The Coast, Greystones, Co. Wicklow, photographed between 1900 and 1939. From the Eason Photographic Collection at the National Library of Ireland.

The southernmost of three favorite vacation spots for the Kearney family in “A Mother,” Greystones is situated about 17 miles (27 km) south of Dublin’s city center on the eastern coast of Ireland. It is a small fishing village that became a popular summer holiday retreat when the railroad connected the town to Dublin in 1855. Today it would take about an hour to travel to Greystones from Dublin by train. Accounting for number of stops and speed differences, we might estimate a similar if not longer travel time for the Kearneys at the turn of the the twentieth century. The locale is named for the grey stones that form a wall along the center of the coast. On the north end of the wall lies the harbour and on the south the train station and beach.

The reference appears in only one Dubliners story and as a part of a typical Joycean trinity:

“Every year in the month of July Mrs Kearney found occasion to say to some friend:

–My good man is packing us off to Skerries for a few weeks.

If it was not Skerries it was Howth or Greystones.” (137)

Like Skerries and Howth, Greystones suits the economic and Nationalist values of the Kearney family when it comes to vacationing. Unlike Gabriel and Gretta’s continental journeys to France or Germany or even Molly Ivors’s proudly domestic pilgrimages to the Aran Isles, the Kearneys’ yearly weeks-long retreat is always to an affordable destination not too far from home.

South Beach, Greystones, Co. Wicklow, photographed between 1865 and 1914 by Robert French. From the digitized Lawrence Photograph Collection at the National Library of Ireland.

The reference to these three places is situated within the context of a description of the family’s practicality, foresight, and educational values. Just before the vacation destinations are listed, we learn that Mr. Kearney is “sober, thrifty, and pious,” and that even though Mrs. Kearney “never put her own romantic ideas away,” she nevertheless “perceived that such a man would wear better than a romantic person” (137). Indeed, he is described as “a model father” partly because he invests money in his daughters’ education. But even though part of this education includes the French language, it seems that particular skill is intended more for reading than for the necessity of speaking the language on any potential visit to France. In a rather stream-of-consciousness style, in fact, the narrative shifts from mention of French to the list of Irish vacation destinations to the Irish Revival and the Kearneys’ decision to hire an Irish language teacher for their daughters.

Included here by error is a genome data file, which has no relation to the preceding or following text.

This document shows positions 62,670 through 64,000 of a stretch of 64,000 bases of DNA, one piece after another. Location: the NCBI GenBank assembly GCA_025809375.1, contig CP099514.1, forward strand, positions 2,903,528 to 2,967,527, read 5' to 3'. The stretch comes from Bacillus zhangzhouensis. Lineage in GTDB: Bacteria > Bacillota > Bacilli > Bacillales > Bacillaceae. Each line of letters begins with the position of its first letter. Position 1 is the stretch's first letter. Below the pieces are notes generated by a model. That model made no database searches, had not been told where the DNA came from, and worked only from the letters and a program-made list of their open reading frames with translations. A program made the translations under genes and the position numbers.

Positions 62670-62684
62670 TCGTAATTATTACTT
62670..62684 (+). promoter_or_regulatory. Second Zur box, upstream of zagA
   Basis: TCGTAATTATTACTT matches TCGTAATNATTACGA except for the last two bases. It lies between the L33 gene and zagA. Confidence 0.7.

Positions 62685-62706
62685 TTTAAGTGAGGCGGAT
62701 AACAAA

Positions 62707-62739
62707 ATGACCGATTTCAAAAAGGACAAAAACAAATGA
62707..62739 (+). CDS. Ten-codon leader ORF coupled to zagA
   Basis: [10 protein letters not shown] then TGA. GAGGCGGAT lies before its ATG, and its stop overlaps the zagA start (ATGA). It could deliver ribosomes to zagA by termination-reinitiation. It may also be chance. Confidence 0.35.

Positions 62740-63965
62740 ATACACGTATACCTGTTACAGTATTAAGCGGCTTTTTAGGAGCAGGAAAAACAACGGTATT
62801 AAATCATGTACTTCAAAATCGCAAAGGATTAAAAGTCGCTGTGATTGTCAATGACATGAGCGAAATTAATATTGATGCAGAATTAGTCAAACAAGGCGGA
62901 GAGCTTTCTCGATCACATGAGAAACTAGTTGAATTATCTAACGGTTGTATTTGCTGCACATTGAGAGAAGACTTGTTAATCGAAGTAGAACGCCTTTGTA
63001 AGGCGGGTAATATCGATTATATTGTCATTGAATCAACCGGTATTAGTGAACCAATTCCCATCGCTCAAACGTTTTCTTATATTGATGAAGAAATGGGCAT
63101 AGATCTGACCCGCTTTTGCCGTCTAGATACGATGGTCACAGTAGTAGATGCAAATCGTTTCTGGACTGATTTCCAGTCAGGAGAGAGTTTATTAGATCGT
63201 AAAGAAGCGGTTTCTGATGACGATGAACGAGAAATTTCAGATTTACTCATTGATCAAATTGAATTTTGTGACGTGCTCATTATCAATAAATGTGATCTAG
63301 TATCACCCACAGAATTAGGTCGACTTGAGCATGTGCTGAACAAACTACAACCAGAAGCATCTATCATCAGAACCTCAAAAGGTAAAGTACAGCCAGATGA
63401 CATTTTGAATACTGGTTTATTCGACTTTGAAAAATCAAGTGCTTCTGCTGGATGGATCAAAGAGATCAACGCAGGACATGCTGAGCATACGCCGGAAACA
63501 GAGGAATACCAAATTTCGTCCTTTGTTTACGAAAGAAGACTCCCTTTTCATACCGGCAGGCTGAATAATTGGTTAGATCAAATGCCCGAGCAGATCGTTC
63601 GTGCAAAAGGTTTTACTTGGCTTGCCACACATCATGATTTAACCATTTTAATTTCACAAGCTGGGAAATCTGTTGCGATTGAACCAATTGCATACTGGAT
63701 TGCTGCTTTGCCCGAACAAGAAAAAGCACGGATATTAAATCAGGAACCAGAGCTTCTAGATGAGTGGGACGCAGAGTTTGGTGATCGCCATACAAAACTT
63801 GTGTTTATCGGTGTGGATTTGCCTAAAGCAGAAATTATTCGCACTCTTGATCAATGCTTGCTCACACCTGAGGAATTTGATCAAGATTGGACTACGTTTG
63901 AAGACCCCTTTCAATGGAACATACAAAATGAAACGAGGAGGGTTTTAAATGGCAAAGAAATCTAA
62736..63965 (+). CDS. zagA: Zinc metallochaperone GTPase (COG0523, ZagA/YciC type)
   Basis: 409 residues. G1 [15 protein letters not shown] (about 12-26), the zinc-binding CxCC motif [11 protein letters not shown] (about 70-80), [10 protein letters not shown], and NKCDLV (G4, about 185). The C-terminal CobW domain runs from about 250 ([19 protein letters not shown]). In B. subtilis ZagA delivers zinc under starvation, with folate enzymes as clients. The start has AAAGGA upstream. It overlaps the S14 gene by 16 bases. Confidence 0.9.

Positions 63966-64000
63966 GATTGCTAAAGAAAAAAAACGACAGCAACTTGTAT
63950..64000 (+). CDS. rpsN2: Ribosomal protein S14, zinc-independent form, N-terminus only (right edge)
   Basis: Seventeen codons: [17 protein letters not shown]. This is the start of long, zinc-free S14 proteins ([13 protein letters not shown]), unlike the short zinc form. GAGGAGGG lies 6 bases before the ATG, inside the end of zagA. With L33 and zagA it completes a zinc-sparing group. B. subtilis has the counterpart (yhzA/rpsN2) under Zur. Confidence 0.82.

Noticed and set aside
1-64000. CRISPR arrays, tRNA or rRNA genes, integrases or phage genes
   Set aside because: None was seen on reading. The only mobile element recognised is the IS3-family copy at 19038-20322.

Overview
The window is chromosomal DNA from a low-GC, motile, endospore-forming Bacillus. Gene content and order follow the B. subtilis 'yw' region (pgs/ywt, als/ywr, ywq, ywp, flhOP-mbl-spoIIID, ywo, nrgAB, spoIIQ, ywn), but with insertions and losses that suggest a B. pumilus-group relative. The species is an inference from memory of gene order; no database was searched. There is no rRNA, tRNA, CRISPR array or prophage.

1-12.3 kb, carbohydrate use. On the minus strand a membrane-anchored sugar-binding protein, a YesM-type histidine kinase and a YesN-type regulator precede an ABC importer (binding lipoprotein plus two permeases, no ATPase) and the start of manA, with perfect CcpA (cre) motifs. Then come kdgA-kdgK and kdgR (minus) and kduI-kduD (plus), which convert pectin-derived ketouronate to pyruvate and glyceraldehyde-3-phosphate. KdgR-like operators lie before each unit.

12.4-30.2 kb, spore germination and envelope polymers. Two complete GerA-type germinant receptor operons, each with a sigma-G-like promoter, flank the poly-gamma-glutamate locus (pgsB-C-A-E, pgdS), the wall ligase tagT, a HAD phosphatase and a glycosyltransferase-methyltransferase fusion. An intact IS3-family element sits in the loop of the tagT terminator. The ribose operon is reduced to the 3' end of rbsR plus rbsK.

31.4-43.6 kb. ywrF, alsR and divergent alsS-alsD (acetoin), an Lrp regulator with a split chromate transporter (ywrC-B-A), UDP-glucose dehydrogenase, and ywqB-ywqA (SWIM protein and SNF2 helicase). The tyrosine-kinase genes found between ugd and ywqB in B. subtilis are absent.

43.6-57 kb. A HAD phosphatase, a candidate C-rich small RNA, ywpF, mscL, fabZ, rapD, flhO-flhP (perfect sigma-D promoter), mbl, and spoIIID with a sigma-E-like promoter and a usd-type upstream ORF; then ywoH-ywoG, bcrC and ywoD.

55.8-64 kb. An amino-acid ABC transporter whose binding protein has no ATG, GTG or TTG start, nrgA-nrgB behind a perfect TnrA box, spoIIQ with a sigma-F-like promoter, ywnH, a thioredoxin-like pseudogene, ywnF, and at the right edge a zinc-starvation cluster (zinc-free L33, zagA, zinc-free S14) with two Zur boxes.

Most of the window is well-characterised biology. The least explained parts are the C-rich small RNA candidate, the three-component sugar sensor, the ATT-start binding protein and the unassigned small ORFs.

But rather than the Irish vacation spots serving as characteristics of the family’s Nationalism, just like Kathleen’s name, they actually seem to be a circumstance on which the thrifty Kearneys capitalize in their adoption of Nationalist ideology. As a Nationalist, Mrs. Kearney would not need to defend her husband only taking her as far as a suburban fishing village for a holiday–she could “f[i]nd occasion to say” so. And Kathleen was not named with any Irish mythology in mind–“Mrs. Kearney took advantage of her daughter’s name” only once “the Irish Revival began to be appreciable” (137).

Mrs. Kearney’s fiscal defensiveness is not limited to standing up for her daughter’s economic rights when it comes to the concert. It works in far more complex psychological ways: finding opportunity in marriage and political movements as well as in her daughter’s musical education, and frugality in vacation choices. The Kearneys invest in themselves by educating their children just as they invest in their environment by supporting local recreational travel options.

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